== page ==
Airbnb: Building the World's Most Multi-Cultural Brand

December 7, 2017

By Nick Primola



Since it launched in 2008, Airbnb has grown from a single San Francisco-based operation to a global brand that's disrupting a traditional industry. The company has taken advantage of its unique position to take a stand for diversity and inclusion. For the ANA CMO Talent Challenge Playbook released earlier this year, Jonathan Mildenhall, then-CMO, shared insights into how the company has built a multicultural brand and lives its commitment internally. Here's what he had to say:


Our mission at Airbnb is to create a world where anyone can belong anywhere, and that applies equally to our employees ("Airfam"), hosts, and their guests. We have been on the forefront of embracing inclusion since inception, and with each passing year and further explosive growth, we are exceptionally mindful of including all the cultures we serve.

In just nine years, we have grown from a single apartment in San Francisco to more than 3.5 million homes in 65,000 cities across 191 countries. Because our company mission is centered around "belonging," it is imperative that we foster an environment of diversity and inclusion both internally and externally with all those who use our platform. Internally, our Airfam represent our values of acceptance, inclusion, kindness, and trust. These are the values we promote through our brand marketing so that those outside the company can understand the values we expect every traveler and host to live by. If we are to become the world's first community-driven superbrand, it is vital that the employee experiences, the brand promise, and the host and guest experience are all utterly aligned across all channels, geographies, and cultures.

The Airbnb brand experience started literally in the home of our three co-founders when they decided to rent out three air mattresses during a design conference that had created a scarcity of hotel rooms in San Francisco. As young entrepreneurs, they had a vision to provide affordable, comfortable, temporary accommodation for people looking for a more local experience, irrespective of demographics or socio-political preferences.

This accepting, all-inclusive mentality translates into everything we do internally and externally. We provide every opportunity for members of our Airfam to meet virtually and physically. We launched an intranet that breaks down geographical barriers and we bring everyone together once a year for "One Airbnb," where we share vision and strategy, talk about what is and isn't working, learn about each other and, importantly, give back to the community.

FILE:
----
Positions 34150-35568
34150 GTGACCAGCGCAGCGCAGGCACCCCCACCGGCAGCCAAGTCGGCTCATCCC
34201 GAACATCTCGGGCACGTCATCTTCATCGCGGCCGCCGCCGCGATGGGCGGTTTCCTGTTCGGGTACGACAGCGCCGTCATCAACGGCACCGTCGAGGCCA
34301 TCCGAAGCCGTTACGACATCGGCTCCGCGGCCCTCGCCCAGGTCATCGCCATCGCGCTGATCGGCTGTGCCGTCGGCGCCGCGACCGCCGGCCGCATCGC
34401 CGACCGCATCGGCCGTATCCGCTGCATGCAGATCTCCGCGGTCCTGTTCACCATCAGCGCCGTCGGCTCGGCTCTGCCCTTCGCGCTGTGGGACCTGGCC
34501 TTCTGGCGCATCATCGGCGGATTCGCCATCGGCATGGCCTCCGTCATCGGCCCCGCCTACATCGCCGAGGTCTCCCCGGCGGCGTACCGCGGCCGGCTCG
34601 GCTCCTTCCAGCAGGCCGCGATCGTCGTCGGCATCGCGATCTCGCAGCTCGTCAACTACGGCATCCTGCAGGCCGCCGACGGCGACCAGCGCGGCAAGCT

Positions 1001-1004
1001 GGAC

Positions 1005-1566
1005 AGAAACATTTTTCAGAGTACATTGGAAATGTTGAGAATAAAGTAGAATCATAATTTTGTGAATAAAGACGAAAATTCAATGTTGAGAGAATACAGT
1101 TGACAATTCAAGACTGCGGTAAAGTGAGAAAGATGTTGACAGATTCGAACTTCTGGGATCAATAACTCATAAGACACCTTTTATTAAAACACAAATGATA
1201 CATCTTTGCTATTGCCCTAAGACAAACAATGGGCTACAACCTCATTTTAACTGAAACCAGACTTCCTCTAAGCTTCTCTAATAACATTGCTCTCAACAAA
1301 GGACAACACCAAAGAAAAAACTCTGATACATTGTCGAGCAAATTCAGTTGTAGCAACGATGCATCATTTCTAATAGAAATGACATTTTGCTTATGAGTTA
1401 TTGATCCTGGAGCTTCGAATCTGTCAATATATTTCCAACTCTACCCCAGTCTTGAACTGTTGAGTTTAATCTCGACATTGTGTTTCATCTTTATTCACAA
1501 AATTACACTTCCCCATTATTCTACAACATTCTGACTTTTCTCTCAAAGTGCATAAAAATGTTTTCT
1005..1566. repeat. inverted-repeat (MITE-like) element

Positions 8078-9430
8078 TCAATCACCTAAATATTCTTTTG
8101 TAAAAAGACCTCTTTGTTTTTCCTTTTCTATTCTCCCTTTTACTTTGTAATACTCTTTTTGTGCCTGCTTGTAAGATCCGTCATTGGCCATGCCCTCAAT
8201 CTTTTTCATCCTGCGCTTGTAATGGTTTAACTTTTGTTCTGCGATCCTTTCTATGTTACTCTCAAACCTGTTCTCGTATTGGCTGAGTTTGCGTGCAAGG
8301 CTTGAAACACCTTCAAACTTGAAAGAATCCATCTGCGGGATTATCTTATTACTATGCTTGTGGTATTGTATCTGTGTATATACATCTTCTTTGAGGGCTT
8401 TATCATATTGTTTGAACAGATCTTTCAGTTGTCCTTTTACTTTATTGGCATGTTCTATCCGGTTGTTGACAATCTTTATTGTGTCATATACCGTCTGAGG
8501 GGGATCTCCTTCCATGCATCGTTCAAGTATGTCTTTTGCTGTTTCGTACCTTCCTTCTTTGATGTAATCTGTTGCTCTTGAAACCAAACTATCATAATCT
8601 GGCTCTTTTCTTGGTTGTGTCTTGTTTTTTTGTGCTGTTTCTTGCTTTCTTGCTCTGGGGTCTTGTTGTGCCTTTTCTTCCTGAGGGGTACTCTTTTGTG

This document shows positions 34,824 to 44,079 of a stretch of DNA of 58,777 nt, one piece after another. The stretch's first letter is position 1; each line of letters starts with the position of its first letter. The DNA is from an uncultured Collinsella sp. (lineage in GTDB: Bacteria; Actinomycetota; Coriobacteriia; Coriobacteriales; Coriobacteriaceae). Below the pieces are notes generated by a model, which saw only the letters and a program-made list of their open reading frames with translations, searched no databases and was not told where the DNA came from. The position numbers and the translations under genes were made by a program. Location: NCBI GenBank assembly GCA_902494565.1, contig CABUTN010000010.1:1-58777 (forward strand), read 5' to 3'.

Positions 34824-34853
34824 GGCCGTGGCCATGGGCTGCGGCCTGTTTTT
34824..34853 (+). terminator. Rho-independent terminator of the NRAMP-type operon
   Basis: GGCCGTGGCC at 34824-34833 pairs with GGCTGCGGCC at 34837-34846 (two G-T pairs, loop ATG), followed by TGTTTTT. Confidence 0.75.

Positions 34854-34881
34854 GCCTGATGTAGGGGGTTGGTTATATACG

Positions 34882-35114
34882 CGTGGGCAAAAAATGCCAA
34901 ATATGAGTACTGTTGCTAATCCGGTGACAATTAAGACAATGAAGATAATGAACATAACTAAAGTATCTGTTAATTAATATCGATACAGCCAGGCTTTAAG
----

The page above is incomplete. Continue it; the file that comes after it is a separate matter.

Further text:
So that we are truly connected with our community of hosts, each Airfam member gets a travel budget of $500 per quarter to go out and see the world. As they experience new homes, cultures, and people, we encourage story-sharing through the intranet and exclusive social media channels. Because belonging is at our core, we launched "Airfinity," employee resource groups that come together with a common culture and/or passion in mind. We now have 12 of these groups representing lifestyles, life stages, interests, and ethnicities. These employee groups drive our internal culture and create a deeper sense of belonging for those who participate.

As Airbnb's CMO, it is my responsibility to ensure that everyone on my team understands and is inspired by the company's mission, purpose, and core values. But it doesn't stop there. If we are to meet our ambition of becoming a brand that defines this generation, we have to ensure that the mission and values actually shape the work that we put into the world. This in turn means that we have to ensure we build a marketing team that is as diverse and inclusive as the community we serve. It is only through harnessing deep-rooted diversity from around the world that we can be confident in producing brand-marketing initiatives that our community (existing and potential) actually cares about.


Download the ANA CMO Talent Challenge Playbook to read more about the impact of Airbnb's dedication to diversity and Mildenhall's lessons for CMOs. The playbook features case studies from more than two dozen CMOs from the ANA Masters Circle who are redefining the rules of what it takes to be a great CMO. Learn more about the ANA Masters Circle.

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